The purpose of this study was to determine the adherence to oral hypoglycemic medications and associated factors in type 2 Diabetes Mellitus patients who were referred to the Isfahan Endocrinology and Metabolism Research Centre (IEMRC). Convenience sampling was used to enroll 248 patients with type 2 diabetes in a prospective study at IEMRC from January 2007 to January 2008. Patients had to be on a stable dose of oral hypoglycemic medications (glyburide and metformin) or for 3 months prior to the study and willing to participate in consultation sessions with a pharmacist. Pill count and self report methods were used to measure the adherence. Mean (SD) of patients studied was 56.6 (8.9) years and 62% were females. The mean (SD) duration of diabetes in the study patients was 10.8 (6.1) years and 81.9% of them were literate with basic education. Non-adherence rates to metformin and glyburide were recorded in 39.7% and 35.3% of the study population respectively. Lower HbA1C levels and higher education were associated with higher adherence rates. Forgetfulness, confusion, fasting, adverse effects, complexity of medication regimen and disruption of routines were most commonly reported causes of non adherence. Prevalence of adherence to these two medications did not differ significantly between pill count (62.3%) and self report (62.8%), (p >0.05). Adherence rates did not vary by pill count and self report significantly. It was concluded that good adherence to medications was associated with a lower HbA1C profile; so it seems that pill count is a useful method in the clinical practice to identify non-adherent patients. Further studies are needed to find out efficient interventions to improve the patient’s adherence.
PMCID: PMC3813068  PMID: 24250432
Adherence; Pill count; Self report; Type 2 diabetes; Hemoglobin A1C
18.  Prevalence of Vitamin D Deficiency among Adult Population of Isfahan City, Iran 
Determination of vitamin D status in different age-groups in a community and in different climates of a country is necessary and has important implications for general health. The study was conducted to determine the prevalence of vitamin D deficiency among the adult population of Isfahan, a centrally-located city in Iran. In this cross-sectional study, 1,111 healthy people—243 men and 868 women—aged 41.4 (mean 14 and range 20-80) years, who attended a single-consultation outpatient clinic, were selected. Serum 25-hydroxy vitamin D (25-OHD), parathyroid hormone (PTH), calcium and phosphorus concentrations were measured. Mild, moderate and severe vitamin D deficiencies were defined as 25-OHD values of 20-30 ng/mL, 10-20 ng/mL, and <10 ng/mL respectively. The median (range) concentrations of 25-OHD were 21 (4.0-105.0) ng/mL in males and 18 (1.5-117) ng/mL in females (p=0.05). The prevalence of mild, moderate and severe vitamin D deficiencies among the adult population was 19.6%, 23.9%, and 26.9% respectively. Vitamin D deficiency was more prevalent among women (p=0.001) and younger age-group (p=0.001). Medians of 25-OHD in spring-summer and autumn-winter were 21 ng/mL and 18 ng/mL respectively (p=0.005). The prevalence of severe vitamin D deficiency was higher in autumn-winter than in spring-summer (odds ratio=1.6, 95% confidence interval 1.2-2.2, p=0.001). The prevalence of vitamin D deficiency was high in a sunny city—Isfahan— especially among women and younger population. The high prevalence of vitamin D deficiency in this city emphasizes the necessity of vitamin D supplementation as more exposure to sun is limited due to the type of clothing required by current law.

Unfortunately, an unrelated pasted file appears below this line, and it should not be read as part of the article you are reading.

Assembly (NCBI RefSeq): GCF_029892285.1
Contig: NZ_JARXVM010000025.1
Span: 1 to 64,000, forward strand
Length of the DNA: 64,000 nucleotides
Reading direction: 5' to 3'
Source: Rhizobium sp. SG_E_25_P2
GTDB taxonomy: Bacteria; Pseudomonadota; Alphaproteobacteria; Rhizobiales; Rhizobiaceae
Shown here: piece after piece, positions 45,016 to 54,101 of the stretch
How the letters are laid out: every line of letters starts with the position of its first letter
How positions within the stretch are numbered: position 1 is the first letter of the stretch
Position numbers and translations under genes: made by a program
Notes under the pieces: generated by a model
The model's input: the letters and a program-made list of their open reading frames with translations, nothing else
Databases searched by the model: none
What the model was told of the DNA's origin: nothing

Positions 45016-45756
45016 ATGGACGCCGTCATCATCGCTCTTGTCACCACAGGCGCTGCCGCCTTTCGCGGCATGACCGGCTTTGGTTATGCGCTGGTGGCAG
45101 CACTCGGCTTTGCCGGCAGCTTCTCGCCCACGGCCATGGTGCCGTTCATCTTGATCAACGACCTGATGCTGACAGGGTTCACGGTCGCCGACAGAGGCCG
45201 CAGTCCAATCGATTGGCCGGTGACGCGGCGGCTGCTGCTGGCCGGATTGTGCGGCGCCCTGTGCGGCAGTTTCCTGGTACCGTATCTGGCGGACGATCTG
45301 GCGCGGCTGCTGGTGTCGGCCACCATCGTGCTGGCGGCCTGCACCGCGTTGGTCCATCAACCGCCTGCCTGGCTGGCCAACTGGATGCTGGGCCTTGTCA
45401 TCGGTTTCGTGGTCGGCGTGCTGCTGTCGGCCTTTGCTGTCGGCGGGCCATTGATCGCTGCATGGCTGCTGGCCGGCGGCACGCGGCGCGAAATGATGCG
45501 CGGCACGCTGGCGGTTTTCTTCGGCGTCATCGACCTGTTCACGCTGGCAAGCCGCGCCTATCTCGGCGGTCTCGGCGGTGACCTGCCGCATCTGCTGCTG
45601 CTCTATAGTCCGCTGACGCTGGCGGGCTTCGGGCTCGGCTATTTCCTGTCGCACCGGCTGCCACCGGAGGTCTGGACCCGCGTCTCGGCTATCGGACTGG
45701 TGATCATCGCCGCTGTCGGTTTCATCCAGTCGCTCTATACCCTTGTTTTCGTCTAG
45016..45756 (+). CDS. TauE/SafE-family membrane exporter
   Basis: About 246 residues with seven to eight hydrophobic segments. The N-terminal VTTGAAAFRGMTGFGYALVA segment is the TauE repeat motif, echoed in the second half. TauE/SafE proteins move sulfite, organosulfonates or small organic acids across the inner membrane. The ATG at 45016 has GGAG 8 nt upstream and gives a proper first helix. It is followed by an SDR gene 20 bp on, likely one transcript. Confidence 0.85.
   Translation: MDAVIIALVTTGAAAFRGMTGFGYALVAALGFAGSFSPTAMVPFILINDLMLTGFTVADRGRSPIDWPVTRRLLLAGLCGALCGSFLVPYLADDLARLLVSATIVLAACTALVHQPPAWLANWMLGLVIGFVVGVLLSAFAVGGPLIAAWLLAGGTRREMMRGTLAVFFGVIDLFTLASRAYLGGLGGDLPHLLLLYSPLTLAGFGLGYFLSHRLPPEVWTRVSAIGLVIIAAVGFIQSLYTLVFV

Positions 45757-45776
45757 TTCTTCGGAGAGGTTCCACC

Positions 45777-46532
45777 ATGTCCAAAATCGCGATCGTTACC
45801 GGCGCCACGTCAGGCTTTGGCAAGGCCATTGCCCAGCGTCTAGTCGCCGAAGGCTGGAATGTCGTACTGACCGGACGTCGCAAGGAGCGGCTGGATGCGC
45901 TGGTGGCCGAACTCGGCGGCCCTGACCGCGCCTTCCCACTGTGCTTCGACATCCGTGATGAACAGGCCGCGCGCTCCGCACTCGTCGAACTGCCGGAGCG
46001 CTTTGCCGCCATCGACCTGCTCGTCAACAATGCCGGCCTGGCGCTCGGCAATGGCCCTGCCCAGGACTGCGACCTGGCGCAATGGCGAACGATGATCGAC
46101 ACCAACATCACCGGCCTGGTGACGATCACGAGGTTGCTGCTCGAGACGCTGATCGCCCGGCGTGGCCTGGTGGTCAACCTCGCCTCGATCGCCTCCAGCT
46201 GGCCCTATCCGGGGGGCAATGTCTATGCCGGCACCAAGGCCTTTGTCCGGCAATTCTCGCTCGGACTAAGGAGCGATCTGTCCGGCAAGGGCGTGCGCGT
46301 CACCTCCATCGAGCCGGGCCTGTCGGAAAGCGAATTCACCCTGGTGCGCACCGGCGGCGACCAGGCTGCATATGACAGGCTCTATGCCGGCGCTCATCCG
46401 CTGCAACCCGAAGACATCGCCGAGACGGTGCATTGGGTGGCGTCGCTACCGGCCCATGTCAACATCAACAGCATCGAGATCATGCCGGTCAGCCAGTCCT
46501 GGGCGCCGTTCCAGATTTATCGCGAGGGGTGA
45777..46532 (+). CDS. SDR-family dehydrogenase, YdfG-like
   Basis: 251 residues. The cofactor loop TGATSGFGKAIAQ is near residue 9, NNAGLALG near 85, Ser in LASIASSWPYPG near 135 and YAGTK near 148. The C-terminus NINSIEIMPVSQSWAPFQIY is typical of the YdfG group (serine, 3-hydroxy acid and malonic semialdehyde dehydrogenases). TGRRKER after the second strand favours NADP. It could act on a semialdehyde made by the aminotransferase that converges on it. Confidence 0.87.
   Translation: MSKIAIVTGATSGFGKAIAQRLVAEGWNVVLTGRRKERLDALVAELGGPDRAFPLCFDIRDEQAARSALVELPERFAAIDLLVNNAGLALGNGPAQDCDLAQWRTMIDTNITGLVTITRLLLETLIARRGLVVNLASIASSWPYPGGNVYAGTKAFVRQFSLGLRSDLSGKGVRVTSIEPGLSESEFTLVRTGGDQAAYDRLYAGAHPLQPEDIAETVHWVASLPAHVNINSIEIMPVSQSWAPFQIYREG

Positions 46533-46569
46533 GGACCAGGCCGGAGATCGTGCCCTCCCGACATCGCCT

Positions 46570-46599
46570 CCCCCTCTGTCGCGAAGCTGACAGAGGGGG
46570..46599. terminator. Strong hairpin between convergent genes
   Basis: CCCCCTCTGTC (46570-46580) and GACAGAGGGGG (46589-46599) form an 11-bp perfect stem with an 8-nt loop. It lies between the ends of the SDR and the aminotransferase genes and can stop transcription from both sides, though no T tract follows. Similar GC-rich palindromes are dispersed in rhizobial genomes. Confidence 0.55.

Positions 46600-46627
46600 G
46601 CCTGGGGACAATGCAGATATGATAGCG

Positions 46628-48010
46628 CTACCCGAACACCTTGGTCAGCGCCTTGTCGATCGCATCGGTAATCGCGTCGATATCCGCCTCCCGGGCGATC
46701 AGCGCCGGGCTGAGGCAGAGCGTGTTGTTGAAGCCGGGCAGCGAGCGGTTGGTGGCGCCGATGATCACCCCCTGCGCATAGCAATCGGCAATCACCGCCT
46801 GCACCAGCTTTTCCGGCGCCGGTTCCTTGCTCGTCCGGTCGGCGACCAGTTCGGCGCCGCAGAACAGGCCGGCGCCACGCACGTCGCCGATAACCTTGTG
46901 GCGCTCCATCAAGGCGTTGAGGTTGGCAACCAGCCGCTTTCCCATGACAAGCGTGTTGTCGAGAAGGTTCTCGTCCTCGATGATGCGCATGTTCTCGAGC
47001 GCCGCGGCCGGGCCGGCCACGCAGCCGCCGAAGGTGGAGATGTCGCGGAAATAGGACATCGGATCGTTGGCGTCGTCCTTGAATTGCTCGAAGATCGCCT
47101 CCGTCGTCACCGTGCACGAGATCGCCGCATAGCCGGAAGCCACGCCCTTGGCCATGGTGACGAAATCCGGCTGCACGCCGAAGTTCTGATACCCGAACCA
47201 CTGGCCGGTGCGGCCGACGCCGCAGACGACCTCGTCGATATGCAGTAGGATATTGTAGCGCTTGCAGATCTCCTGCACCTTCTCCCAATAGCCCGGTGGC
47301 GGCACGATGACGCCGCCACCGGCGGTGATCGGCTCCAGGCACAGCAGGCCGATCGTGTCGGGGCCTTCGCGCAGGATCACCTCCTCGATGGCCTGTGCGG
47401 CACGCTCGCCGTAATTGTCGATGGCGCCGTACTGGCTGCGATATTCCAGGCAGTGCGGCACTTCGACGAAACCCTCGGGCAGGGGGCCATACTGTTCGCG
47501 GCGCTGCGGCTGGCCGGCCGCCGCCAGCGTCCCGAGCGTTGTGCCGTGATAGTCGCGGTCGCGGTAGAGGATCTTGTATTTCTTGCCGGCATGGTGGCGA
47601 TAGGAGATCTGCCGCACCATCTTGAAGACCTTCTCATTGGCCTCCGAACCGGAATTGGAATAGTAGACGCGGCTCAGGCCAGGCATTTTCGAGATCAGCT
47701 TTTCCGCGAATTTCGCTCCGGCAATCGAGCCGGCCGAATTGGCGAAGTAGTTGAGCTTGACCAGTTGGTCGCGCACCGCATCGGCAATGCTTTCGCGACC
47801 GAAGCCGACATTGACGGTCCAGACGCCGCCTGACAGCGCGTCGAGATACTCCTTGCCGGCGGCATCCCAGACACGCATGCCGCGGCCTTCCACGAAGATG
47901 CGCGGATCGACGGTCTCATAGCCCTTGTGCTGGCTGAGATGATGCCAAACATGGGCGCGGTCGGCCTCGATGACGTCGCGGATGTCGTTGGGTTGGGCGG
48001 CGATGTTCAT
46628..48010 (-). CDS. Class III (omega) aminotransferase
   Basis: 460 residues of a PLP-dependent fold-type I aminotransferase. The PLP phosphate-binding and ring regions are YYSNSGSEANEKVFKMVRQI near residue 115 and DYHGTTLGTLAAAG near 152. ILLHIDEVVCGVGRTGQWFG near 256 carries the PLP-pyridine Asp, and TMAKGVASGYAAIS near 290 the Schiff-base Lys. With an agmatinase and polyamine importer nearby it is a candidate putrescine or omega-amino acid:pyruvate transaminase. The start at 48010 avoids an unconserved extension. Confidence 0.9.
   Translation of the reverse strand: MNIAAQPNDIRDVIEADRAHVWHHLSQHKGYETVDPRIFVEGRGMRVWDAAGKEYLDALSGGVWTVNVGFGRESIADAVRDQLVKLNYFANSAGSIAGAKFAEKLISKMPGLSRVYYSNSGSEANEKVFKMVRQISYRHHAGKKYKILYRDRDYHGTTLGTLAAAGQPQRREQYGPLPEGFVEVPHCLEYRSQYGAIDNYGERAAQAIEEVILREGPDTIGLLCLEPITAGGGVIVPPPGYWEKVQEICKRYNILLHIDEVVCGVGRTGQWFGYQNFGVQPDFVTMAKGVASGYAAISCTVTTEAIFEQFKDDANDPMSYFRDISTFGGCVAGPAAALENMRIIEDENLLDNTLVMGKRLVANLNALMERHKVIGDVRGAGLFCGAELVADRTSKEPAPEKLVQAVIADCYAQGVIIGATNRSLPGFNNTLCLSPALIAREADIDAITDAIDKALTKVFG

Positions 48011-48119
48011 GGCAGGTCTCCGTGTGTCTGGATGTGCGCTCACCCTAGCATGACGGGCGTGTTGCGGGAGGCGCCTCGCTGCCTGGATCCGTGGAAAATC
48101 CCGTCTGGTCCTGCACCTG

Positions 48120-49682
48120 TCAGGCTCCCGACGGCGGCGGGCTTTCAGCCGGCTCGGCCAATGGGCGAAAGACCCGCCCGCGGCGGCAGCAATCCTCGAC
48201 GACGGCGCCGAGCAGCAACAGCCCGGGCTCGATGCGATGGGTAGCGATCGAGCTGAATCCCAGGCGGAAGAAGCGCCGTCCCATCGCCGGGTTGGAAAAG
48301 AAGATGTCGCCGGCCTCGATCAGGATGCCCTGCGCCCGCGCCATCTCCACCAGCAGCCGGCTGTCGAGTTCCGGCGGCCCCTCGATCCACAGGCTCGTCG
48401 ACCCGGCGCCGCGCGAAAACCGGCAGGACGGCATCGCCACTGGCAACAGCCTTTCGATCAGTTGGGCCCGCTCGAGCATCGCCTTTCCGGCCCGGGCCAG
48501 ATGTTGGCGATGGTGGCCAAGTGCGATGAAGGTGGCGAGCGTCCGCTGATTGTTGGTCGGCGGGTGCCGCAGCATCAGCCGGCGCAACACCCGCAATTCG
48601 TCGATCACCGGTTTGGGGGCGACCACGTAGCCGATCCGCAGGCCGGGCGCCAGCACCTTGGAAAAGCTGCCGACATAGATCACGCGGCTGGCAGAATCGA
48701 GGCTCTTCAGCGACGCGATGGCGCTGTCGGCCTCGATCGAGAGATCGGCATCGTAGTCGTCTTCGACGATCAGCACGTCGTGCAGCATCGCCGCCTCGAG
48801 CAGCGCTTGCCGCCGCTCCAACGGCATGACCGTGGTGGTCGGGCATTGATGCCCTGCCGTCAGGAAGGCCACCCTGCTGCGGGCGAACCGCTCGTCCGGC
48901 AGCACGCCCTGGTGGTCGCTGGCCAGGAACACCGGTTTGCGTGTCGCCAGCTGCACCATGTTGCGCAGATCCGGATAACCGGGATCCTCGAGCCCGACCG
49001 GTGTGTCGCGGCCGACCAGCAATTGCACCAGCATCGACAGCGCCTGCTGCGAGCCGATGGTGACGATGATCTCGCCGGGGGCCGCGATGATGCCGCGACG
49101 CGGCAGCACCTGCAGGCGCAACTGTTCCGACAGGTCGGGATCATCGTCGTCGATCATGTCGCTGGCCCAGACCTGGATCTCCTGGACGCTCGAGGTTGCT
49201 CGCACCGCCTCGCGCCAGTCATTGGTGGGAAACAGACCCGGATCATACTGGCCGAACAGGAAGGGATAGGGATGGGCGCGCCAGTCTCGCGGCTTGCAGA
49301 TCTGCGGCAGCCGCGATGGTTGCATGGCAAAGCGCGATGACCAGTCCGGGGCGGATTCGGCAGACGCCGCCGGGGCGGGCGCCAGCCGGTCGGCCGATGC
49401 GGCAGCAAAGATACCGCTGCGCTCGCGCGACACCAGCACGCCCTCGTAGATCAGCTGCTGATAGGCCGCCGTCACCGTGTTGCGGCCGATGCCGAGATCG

PMCID: PMC3126987  PMID: 21608424
Adult; Cross-sectional studies; Parathyroid hormone; Seasonal variation; Vitamin D deficiency; Iran
19.  Visual acuity in an Iranian cohort of patients with type 2 diabetes: the role of nephropathy and ischemic heart disease 
BACKGROUND:
The aim of this study was to investigate the risk factors of low vision in type 2 diabetic patients and the prevalence of ischemic heart diseases and nephropathy for different visual acuities.
METHODS: